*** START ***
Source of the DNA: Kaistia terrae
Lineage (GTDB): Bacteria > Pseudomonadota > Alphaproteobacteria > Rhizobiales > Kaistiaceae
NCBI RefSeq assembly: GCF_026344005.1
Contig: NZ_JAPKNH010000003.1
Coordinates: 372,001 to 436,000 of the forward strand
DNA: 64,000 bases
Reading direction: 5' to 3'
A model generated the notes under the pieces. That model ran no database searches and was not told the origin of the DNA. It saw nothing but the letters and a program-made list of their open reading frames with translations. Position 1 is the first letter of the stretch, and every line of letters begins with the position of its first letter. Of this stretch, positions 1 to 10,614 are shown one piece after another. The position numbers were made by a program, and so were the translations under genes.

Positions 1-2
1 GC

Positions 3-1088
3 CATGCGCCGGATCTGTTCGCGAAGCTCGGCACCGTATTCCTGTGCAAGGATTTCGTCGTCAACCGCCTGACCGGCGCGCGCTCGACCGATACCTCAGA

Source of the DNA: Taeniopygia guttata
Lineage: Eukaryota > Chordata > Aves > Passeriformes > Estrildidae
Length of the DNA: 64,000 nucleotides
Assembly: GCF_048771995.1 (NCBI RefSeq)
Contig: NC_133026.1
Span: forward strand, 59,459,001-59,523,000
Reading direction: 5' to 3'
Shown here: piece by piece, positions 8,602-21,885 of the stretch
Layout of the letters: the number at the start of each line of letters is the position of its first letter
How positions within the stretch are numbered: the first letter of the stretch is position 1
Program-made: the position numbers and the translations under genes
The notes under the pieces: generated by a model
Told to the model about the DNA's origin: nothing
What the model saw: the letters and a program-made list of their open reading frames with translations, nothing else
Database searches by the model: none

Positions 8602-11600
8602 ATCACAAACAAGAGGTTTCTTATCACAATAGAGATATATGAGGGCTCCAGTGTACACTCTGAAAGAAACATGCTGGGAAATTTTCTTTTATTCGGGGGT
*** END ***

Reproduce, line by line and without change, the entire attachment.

Source of the DNA: Kaistia terrae
Lineage (GTDB): Bacteria > Pseudomonadota > Alphaproteobacteria > Rhizobiales > Kaistiaceae
NCBI RefSeq assembly: GCF_026344005.1
Contig: NZ_JAPKNH010000003.1
Coordinates: 372,001 to 436,000 of the forward strand
DNA: 64,000 bases
Reading direction: 5' to 3'
A model generated the notes under the pieces. That model ran no database searches and was not told the origin of the DNA. It saw nothing but the letters and a program-made list of their open reading frames with translations. Position 1 is the first letter of the stretch, and every line of letters begins with the position of its first letter. Of this stretch, positions 1 to 10,614 are shown one piece after another. The position numbers were made by a program, and so were the translations under genes.

Positions 1-2
1 GC

Positions 3-1088
3 CATGCGCCGGATCTGTTCGCGAAGCTCGGCACCGTATTCCTGTGCAAGGATTTCGTCGTCAACCGCCTGACCGGCGCGCGCTCGACCGATACCTCAGA

Source of the DNA: Taeniopygia guttata
Lineage: Eukaryota > Chordata > Aves > Passeriformes > Estrildidae
Length of the DNA: 64,000 nucleotides
Assembly: GCF_048771995.1 (NCBI RefSeq)
Contig: NC_133026.1
Span: forward strand, 59,459,001-59,523,000
Reading direction: 5' to 3'
Shown here: piece by piece, positions 8,602-21,885 of the stretch
Layout of the letters: the number at the start of each line of letters is the position of its first letter
How positions within the stretch are numbered: the first letter of the stretch is position 1
Program-made: the position numbers and the translations under genes
The notes under the pieces: generated by a model
Told to the model about the DNA's origin: nothing
What the model saw: the letters and a program-made list of their open reading frames with translations, nothing else
Database searches by the model: none

Positions 8602-11600
8602 ATCACAAACAAGAGGTTTCTTATCACAATAGAGATATATGAGGGCTCCAGTGTACACTCTGAAAGAAACATGCTGGGAAATTTTCTTTTATTCGGGGGT